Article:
Though very short, I do not recommend this as a starting point if you’re planning to start reading Murakami’s works. You’ll surely better treasure this gem if you’re already familiar with Murakami’s style and prose. It’s something that can be read in-between lengthy books. I believe that this book is one of those books that when you re-read it, there will always be something new that you’ll discover. I like how the book is open for interpretations. It has a lot of themes, symbolism and imageries that is for readers to analyze. When one digs deeper, it’s a coming-of-age story that tackles grief, loss and fear. The book talks about standing up against the current, the value of love and of friendship and family. This is a book that deserves to be in everyone’s library.

The book was translated from Japanese by Ted Goossen.

4 stars out of 5.

make it

Other books by Haruki Murakami that I reviewed:
My Thoughts About Norwegian Wood by Haruki Murakami (Book Review #11)
My Thoughts About Kafka on the Shore by Haruki Murakami (Book Review #23)
My Thoughts About Colorless Tsukuru Tazaki and His Years of Pilgrimage by Haruki Murakami (Book Review #44)

Blog Feature for the best quotes from Haruki Murakami’s books:
Blog Feature: Book Quotes (My Top 10 Best Quotes from Haruki Murakami)

BOOK SPECIFICATIONS:

Author: Haruki Murakami
Format: Paperback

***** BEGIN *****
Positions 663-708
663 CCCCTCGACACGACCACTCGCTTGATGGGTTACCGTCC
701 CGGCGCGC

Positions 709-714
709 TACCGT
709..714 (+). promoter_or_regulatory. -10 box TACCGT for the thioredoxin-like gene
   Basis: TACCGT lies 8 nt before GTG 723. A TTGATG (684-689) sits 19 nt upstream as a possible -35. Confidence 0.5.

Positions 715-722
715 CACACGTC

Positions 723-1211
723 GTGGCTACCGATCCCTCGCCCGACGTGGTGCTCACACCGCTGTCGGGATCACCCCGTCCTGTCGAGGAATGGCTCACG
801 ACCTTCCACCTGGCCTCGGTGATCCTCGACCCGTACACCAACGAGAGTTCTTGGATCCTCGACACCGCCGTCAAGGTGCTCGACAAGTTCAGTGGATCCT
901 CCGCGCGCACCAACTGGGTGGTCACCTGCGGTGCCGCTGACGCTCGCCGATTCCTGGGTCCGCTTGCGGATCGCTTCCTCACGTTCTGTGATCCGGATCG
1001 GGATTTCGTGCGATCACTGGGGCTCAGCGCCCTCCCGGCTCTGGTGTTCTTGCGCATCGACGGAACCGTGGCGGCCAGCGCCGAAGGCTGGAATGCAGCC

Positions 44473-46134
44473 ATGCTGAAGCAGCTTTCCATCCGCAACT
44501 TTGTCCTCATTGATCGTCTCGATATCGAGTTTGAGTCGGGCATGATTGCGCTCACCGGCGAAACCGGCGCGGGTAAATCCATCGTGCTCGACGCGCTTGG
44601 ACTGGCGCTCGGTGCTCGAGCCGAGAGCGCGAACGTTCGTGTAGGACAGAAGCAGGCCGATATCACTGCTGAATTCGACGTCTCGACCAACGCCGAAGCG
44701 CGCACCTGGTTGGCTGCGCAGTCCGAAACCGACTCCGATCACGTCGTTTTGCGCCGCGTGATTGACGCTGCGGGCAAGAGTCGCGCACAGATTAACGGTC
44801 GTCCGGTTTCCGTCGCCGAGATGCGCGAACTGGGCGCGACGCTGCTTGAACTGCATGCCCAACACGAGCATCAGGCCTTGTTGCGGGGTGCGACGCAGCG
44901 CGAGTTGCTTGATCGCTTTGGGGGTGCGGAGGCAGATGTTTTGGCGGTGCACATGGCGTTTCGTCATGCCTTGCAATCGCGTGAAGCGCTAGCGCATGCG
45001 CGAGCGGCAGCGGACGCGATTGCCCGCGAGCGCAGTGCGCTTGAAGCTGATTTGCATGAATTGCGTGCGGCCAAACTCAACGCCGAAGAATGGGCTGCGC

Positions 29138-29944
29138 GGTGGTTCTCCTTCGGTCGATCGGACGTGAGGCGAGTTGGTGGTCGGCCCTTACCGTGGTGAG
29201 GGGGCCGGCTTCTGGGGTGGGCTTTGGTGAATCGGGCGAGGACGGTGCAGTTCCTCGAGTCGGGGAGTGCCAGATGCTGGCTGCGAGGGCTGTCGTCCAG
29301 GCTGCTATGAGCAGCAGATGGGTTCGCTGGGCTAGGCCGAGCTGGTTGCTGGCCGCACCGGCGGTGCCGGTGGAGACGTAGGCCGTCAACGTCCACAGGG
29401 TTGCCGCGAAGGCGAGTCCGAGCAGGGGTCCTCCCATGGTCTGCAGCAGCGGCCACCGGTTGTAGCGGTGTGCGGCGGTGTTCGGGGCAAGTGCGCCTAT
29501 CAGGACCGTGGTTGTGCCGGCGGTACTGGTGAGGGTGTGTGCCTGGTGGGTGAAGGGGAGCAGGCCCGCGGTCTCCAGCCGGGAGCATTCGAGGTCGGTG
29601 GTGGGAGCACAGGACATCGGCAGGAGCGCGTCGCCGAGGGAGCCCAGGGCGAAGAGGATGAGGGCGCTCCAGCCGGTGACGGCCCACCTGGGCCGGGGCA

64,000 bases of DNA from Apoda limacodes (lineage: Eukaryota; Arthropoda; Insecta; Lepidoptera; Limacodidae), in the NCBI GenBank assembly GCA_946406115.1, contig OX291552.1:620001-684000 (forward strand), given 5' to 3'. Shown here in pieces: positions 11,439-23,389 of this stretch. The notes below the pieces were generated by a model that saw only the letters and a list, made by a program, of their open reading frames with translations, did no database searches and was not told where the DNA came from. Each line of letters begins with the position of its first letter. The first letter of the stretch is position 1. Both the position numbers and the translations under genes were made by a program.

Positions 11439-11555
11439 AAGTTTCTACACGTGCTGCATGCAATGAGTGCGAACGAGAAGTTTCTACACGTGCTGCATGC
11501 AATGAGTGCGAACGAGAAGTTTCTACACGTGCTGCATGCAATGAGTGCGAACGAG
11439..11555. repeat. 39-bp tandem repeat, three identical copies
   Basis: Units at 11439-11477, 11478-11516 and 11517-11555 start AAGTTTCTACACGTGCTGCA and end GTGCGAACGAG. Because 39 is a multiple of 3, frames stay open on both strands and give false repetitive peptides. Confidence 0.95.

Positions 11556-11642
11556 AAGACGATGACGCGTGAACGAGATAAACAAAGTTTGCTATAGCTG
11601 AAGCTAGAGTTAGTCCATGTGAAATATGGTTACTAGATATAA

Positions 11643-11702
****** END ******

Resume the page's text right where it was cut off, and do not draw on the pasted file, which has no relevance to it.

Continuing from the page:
Part of a Series: No
Release Year: December 2014
Publisher: Knopf
No. of Pages: 96 pages

About the Author

cat1400_1Haruki Murakami is a popular contemporary Japanese writer and translator. His work has been described as ‘easily accessible, yet profoundly complex’.

Since childhood, Murakami has been heavily influenced by Western culture, particularly Western music and literature. He grew up reading a range of works by American writers, such as Kurt Vonnegut and Richard Brautigan, and he is often distinguished from other Japanese writers by his Western influences.

Murakami studied drama at Waseda University in Tokyo, where he met his wife, Yoko. His first job was at a record store, which is where one of his main characters, Toru Watanabe in Norwegian Wood, works. Shortly before finishing his studies, Murakami opened the coffeehouse ‘Peter Cat’ which was a jazz bar in the evening in Kokubunji, Tokyo with his wife.

Many of his novels have themes and titles that invoke classical music, such as the three books making up The Wind-Up Bird Chronicle: The Thieving Magpie (after Rossini’s opera), Bird as Prophet (after a piano piece by Robert Schumann usually known in English as The Prophet Bird), and The Bird-Catcher (a character in Mozart’s opera The Magic Flute). Some of his novels take their titles from songs: Dance, Dance, Dance (after The Dells’ song, although it is widely thought it was titled after the Beach Boys tune), Norwegian Wood (after The Beatles’ song) and South of the Border, West of the Sun (the first part being the title of a song by Nat King Cole). (About the Author and Author’s photo courtesy of Goodreads)

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10 thoughts on “My Thoughts About The Strange Library by Haruki Murakami (Book Review #106)

  1. Fantastic review! I very nearly bought this book a couple of months ago, but decided against it – I now regret my decision as this sounds right up my street! However, I’ve never read any other Murakami books before – which are your favourites/which would you recommend as a starting point? 🙂

    Liked by 1 person